Dax pretended to get lost and wandered through the barracks, getting an idea of the lie of the land and trying to keep a running tally of the people he saw. But instead of counting numbers he found himself noticing faces, and realising dully that if worst came to worst, quite a few of these people could end up dead. After what he’d seen and heard of the Evinthei he had got used to either thinking of them in a vague way as his only hope or, more immediately, simply as people who were trying to kill him. Now he saw them from the other side, working together, talking, sharing a heavy load, and he really understood what he had been told, that they were a family as well as a militia. He had come to Nones by accident, but these people lived here by choice, and did their best to make a good job of it. Athellus had been one of them once, and he had become a traitor in their eyes. Now Dax began to understand why the red-jacketed banru was so often pensive and quiet, why he seemed to think of the Evinthei with a mixture of pride and pain.

After a while it occurred to Dax that if Captain Lessinger came out of that briefing room again and saw him up here rather than being hard at work, he was going to have some tough questions to answer. His eye fell on the door marked ‘Cellars’ and he repressed a shudder. He hadn’t understood half of what Lessinger had been talking about, but the word ‘Ancestral’ had leapt out. It brought the memory of Kaire, vomiting bloodily outside the Librais Tower, right back to him.

Then again, staying up here could also mean trouble if the actual maintenance specialist showed up and he was still around. Maybe he could pretend that he just couldn’t fix whatever it was - oh yeah right, that would take some acting - and make an excuse to leave for some… tools or something. Besides, hadn’t Kaire said the power generator was in the basement? That would be information worth taking back, if he saw anything handy.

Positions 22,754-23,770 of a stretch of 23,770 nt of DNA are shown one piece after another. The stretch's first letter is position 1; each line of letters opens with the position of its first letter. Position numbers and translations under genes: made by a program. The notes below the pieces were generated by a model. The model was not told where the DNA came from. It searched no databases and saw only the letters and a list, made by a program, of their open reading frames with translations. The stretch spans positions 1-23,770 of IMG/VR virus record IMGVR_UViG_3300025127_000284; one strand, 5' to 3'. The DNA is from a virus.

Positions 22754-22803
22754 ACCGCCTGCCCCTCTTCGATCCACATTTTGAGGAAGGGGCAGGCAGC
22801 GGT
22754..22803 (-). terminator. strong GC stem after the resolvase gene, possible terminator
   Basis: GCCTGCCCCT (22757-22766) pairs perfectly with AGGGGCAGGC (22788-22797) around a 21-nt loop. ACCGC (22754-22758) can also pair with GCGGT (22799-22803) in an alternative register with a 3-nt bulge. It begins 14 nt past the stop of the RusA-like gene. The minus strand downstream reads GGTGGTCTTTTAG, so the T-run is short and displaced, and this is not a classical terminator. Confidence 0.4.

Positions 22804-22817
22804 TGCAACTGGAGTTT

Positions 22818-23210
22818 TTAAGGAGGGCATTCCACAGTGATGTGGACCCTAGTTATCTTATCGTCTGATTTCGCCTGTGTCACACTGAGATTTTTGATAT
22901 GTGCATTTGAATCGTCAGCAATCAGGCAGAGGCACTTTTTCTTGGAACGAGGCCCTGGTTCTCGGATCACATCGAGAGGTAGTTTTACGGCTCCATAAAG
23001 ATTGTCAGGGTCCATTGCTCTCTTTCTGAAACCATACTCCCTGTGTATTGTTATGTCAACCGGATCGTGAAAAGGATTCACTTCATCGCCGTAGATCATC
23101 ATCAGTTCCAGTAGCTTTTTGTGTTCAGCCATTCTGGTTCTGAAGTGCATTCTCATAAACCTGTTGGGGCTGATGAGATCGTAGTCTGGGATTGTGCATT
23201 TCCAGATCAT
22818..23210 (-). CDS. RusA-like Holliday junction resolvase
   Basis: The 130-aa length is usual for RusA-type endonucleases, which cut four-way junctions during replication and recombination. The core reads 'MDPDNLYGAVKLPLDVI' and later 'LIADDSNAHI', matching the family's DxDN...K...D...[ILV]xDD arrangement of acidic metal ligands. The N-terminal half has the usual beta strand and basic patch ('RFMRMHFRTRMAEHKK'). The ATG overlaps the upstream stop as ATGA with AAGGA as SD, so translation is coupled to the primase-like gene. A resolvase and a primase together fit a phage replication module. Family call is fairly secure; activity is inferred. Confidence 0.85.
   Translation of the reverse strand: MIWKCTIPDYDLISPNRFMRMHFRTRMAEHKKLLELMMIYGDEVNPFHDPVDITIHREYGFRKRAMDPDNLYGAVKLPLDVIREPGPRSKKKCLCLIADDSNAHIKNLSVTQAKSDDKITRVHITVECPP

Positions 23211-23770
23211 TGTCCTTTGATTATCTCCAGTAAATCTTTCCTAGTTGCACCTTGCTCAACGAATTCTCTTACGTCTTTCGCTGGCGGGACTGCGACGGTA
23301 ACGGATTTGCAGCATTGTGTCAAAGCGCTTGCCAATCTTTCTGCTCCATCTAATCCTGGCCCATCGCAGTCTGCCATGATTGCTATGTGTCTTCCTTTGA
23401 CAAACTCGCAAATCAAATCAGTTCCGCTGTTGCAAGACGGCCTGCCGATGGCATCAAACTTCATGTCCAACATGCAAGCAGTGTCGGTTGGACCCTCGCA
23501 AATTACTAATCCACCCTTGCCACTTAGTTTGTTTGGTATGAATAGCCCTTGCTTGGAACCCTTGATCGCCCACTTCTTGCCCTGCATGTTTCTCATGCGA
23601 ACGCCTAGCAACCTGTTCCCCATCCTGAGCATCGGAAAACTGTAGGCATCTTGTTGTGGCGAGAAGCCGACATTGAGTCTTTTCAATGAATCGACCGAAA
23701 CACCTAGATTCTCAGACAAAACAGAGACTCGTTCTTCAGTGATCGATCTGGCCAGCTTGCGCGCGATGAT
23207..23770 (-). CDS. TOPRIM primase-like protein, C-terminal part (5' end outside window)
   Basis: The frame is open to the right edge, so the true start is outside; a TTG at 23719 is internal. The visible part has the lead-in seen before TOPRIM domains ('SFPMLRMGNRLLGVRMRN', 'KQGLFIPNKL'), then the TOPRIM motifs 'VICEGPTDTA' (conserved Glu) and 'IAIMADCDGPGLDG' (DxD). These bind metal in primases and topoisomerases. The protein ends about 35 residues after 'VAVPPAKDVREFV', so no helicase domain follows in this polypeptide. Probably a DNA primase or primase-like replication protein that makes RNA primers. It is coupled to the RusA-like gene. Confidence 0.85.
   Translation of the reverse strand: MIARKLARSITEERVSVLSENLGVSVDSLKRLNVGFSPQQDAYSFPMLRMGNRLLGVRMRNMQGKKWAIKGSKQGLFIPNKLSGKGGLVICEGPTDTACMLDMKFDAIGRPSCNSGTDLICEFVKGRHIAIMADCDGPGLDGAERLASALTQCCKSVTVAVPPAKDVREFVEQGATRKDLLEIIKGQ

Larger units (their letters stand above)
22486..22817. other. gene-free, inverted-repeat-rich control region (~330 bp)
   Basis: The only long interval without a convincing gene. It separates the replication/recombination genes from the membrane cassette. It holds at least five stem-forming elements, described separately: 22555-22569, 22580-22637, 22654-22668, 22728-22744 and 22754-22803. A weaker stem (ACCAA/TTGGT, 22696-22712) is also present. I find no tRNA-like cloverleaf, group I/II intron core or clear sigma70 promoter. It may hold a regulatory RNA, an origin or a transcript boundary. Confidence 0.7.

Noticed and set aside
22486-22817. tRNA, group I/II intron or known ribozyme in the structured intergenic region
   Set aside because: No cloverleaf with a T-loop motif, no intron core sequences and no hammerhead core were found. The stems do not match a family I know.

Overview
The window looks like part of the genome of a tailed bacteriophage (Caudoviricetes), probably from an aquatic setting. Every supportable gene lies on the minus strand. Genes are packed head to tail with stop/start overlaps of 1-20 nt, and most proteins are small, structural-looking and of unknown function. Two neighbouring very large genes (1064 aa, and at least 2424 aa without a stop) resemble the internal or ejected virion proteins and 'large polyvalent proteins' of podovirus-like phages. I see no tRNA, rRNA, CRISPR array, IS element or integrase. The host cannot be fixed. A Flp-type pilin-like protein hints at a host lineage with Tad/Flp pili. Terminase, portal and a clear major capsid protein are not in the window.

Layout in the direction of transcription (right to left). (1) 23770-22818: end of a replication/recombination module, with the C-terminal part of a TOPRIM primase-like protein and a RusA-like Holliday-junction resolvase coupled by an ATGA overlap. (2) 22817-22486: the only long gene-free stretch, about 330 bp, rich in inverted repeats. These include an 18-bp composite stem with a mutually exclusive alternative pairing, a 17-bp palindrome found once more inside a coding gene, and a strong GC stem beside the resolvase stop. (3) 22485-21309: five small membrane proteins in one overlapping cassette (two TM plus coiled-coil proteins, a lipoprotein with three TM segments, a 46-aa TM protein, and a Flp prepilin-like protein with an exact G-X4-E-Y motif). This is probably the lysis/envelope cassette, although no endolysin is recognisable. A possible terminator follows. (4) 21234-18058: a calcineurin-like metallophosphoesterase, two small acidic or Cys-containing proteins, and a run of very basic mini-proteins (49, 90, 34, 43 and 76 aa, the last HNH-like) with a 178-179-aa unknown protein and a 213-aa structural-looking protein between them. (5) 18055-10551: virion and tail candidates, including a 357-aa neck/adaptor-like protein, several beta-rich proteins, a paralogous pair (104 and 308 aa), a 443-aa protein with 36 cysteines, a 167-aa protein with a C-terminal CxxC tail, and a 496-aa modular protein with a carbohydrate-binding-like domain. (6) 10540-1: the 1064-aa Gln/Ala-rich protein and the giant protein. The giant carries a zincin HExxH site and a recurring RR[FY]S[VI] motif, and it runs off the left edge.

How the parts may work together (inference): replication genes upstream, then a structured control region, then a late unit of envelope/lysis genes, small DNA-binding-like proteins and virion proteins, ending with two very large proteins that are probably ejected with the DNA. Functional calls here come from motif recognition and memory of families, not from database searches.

Feeling better he opened the door to the cellars. Beyond it was a concrete staircase, like something in a nuclear bunker, lit by small wire-framed lights set in the wall. He put a hand on the rail and began descending. The place smelled damp, as the tunnel under the Chapel of Silence had. From the bottom of the stairwell he could see light flickering from somewhere: as he reached the last step he saw it was coming from a glass window in one of the cellar doors.

Dax craned his neck to see through it and then recoiled, dazzled. Afterimages swam in his eyes. The room on the other side was full of light, a network of strands and nodes of brightness. It was as if someone had knitted it into the air, the strands generated from enormous steel pikes set upright in the floor, the walls, the ceiling. It wasn’t like the lightning being drawn down into the Librais Tower: this was static, controlled, humming in a set pattern. The central pike had several large cables plugged in the bottom of it, running through a hole in the floor, and two machines hooked up to it that seemed to be monitoring the output. One had been duct-taped to the pike itself. This close, he could feel the static prickle and tremor that he associated with Gating energy.

That’s the primary power grid? Dax thought, pressing the corners of his eyes. Got to be. Hell, how are you supposed to destroy something like that? If you tossed a spanner into that lot it would probably bounce straight off!

“Got you too, did it?” said a friendly voice from nearby. “Give yourself a minute, you’ll adjust right back. Someone was meant to black that window out but I guess they’re just too busy topside to remember about us.”

Dax blinked and tried to focus. Here was another Evinthei soldier, forty or so but with a chiselled face and physique. He looked a little like a sheriff from some forties western, the kind of man who stops a gunfight by bending a rifle barrel, smiling the whole time.

“Are you Sergeant Sartel?” Dax asked. “I was meant to report to you.”

“That’s me. And you are?”

“ -Dax.” The name was out before he could stop himself - he had a lifetime’s habit of being friendly to people who needed a hand. Damn!

Sartel shrugged and started walking down the corridor. “Well, I hope you’re as smart as you look. That door’s not shifting for any of us. ‘Course now you’ve been airlifted in, it’ll probably just start working, sweet as you like. Come on, then. Give us your expert opinion.”